• A peanut butter and banana, or peanut butter and jelly sandwich
  • Greek yogurt with berries
  • Oatmeal with low-fat milk and fruit
  • Apple and peanut or almond butter
  • Handful of nuts and raisins (two parts raisins, one part nuts)
  • Cereal with low fat milk

Notice that each of these suggestions include some protein as well as carbs.  Carbs are the fuel.  Protein is what rebuilds and repairs, but also “primes the pump” to make the right amino acids available for your muscles.  Getting protein and carbs into your system is even more vital post workout.

Nutrition: Mid-Run

In general, runners need to add in 30 to 60 grams of carbohydrate each hour they’re running longer than 75 minutes.  But you’ll need to start fueling earlier than 75 minutes into a run; by that time, your tank will be empty, and once you hit empty it’s very hard to recover.  Start taking in fuel within 30 minutes of hitting the pavement.  Start slow; you need to train your gut (and your palate) to handle fuel on the run.  If you’re new to fueling on the run, take in a little bit of fuel every 15 minutes.  Be sure to follow your fuel with water.  Your stomach can only tolerate a certain percentage of carbohydrate so you need to dilute your fuel in order for it to go into circulation (rather than sit like a stone in your gut).

Nutrition: Post-Workout

Your body uses stored energy (glycogen) in your muscles to power through your workout or race, but after that workout, you need to replenish the nutrients lost.

As soon as possible post-workout, get carbs and protein immediately into your body.  This gives your muscles the ability to replenish the glycogen they just lost through training and helps your tired muscles rebuild and repair with the available protein and amino acids.  Try to eat within 20 minutes of completing an intense workout.

Post-workout meals include:

  • Post-workout recovery smoothie (or post-workout smoothie made with low-fat milk and fruit)
  • Low-fat chocolate milk
  • Turkey on a whole-grain wrap with veggies
  • Yogurt with berries

The above offer mainly carbs, some protein, and are convenient — with the first two liquid options also helping to rehydrate the body.


It’s important to make sure you get the right amount of water before, during, and after exercise.  Water regulates your body temperature and lubricates your joints.  It also helps transport nutrients to give you energy and keep you healthy.  If you’re not properly hydrated, your body can’t perform at its highest level.  You may experience fatigue, muscle cramps, dizziness, or more serious symptoms.

A simple way to make sure you’re staying properly hydrated is to check your urine.  If your urine is consistently colorless or light yellow, you’re most likely staying well hydrated.  Dark yellow or amber-colored urine is a sign of dehydration.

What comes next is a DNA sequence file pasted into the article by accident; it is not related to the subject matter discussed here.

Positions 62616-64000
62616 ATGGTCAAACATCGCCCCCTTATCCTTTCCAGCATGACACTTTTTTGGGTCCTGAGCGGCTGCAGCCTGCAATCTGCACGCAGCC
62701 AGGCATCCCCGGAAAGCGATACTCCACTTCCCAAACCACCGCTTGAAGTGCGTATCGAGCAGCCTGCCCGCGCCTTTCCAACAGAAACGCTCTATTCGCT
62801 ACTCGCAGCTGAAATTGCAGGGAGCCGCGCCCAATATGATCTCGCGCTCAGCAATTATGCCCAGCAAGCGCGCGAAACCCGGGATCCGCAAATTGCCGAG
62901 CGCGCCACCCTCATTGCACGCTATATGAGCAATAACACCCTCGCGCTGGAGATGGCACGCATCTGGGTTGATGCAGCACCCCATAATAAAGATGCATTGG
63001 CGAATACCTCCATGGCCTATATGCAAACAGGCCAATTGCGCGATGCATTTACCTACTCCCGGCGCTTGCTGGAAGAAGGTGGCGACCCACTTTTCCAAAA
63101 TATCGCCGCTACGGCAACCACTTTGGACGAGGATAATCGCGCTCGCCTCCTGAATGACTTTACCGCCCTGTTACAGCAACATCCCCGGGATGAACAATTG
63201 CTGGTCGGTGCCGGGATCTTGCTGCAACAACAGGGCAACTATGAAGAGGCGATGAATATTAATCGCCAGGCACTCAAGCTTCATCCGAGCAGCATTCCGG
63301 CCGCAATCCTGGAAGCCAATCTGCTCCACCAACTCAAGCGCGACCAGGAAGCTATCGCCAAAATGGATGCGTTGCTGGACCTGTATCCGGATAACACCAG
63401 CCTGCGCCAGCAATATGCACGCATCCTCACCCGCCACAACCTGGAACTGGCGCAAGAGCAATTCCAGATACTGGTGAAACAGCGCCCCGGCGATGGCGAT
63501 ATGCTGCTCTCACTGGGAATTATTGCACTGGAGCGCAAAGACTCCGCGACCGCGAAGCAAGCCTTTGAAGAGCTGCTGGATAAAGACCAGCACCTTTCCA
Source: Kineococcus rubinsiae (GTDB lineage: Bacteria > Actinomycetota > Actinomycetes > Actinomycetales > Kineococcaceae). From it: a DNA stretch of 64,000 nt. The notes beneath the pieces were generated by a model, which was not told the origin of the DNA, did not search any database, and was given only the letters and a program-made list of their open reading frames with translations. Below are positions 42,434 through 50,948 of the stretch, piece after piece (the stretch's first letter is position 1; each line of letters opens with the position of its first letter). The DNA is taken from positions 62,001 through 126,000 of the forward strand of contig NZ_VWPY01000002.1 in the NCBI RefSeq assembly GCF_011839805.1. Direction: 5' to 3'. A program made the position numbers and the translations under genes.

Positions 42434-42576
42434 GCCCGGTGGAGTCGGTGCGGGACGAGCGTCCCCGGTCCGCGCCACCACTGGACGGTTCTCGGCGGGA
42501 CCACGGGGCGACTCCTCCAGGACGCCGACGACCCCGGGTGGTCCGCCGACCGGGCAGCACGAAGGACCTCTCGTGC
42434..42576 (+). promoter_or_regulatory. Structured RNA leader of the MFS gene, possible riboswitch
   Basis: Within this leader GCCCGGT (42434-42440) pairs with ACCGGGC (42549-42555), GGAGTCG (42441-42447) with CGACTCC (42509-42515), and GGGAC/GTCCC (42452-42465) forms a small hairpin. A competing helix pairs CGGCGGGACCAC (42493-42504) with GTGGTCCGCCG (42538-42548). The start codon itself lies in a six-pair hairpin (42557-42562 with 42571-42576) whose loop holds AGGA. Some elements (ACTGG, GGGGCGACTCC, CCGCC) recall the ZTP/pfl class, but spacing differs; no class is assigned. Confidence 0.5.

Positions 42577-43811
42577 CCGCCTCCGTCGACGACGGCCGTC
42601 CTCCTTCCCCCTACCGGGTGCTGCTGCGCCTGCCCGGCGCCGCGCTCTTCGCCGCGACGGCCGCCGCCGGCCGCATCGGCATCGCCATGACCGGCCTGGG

There are no exact rules for how much water to drink while exercising because everyone is different.  You need to consider factors including your sweat rate, the heat and humidity in your environment, and how long and hard you are exercising.

The American Council on Exercise suggests the following basic guidelines for drinking water before, during, and after exercise:

  • Drink 17-20 ounces of water two to three hours before you start exercising
  • Drink 8 ounces of water 20 to 30 minutes before you start exercising or during your warm-up
  • Drink 7-10 ounces of water every 10 to 20 minutes during exercise
  • Drink 8 ounces of water no more than 30 minutes after you exercise

In terms of sleep, aim for at least eight hours of quality sleep a night. The majority of recovery happens when we sleep.  If you want to recover well, sleep well.  It’s that simple.

  1. Your body needs carbs to fuel your working muscles.
  2. Protein is there to help build and repair.
  3. Get a combination of protein and carbs in your body 1 to 3 hours pre-workout, and within approximately 20 minutes post-workout.
  4. You need to train your gut to handle fuel on the run.
  5. Stay hydrated all day, every day.
  6. Recovery happens when we sleep.



Running is a mental sport, more than anything else.  You’re only as good as your training, and your training is only as good as your thinking.

Lauren Oliver

Running is both physically and mentally challenging, but that’s what makes it so rewarding! To achieve your goals, powerful legs and big lungs aren’t enough—you also need a strong head and a positive mantra. Our group runs will prepare you physically, but I also want to address the mental aspect. The negative thoughts and conversations we have in our heads can be our biggest obstacle, but with a little effort we can overcome them! So let’s talk about mantras: positive affirmations that help us stay focused and motivated.

Let’s talk about MANTRAS.

Words are powerful. They can rally crowds, inspire greatness, and get you out of a terrible funk halfway through your training or race.

Whether you’re looking to improve your performance in the gym or on the road, positive thinking is key! Research has shown time and again that athletes who approach their workouts and races with a positive attitude perform better than those who don’t. So how can you tap into that power? Many athletes use motivational quotes or short phrases known as “mantras” to help them get through tough workouts. The Sanskrit word “mantra” literally means “instrument for thinking.” As such, these short words or phrases have long been used to focus the mind in meditation. Mantras have been around for thousands of years, but they are having a mainstream moment right now. So find one that resonates with you and see what it can do.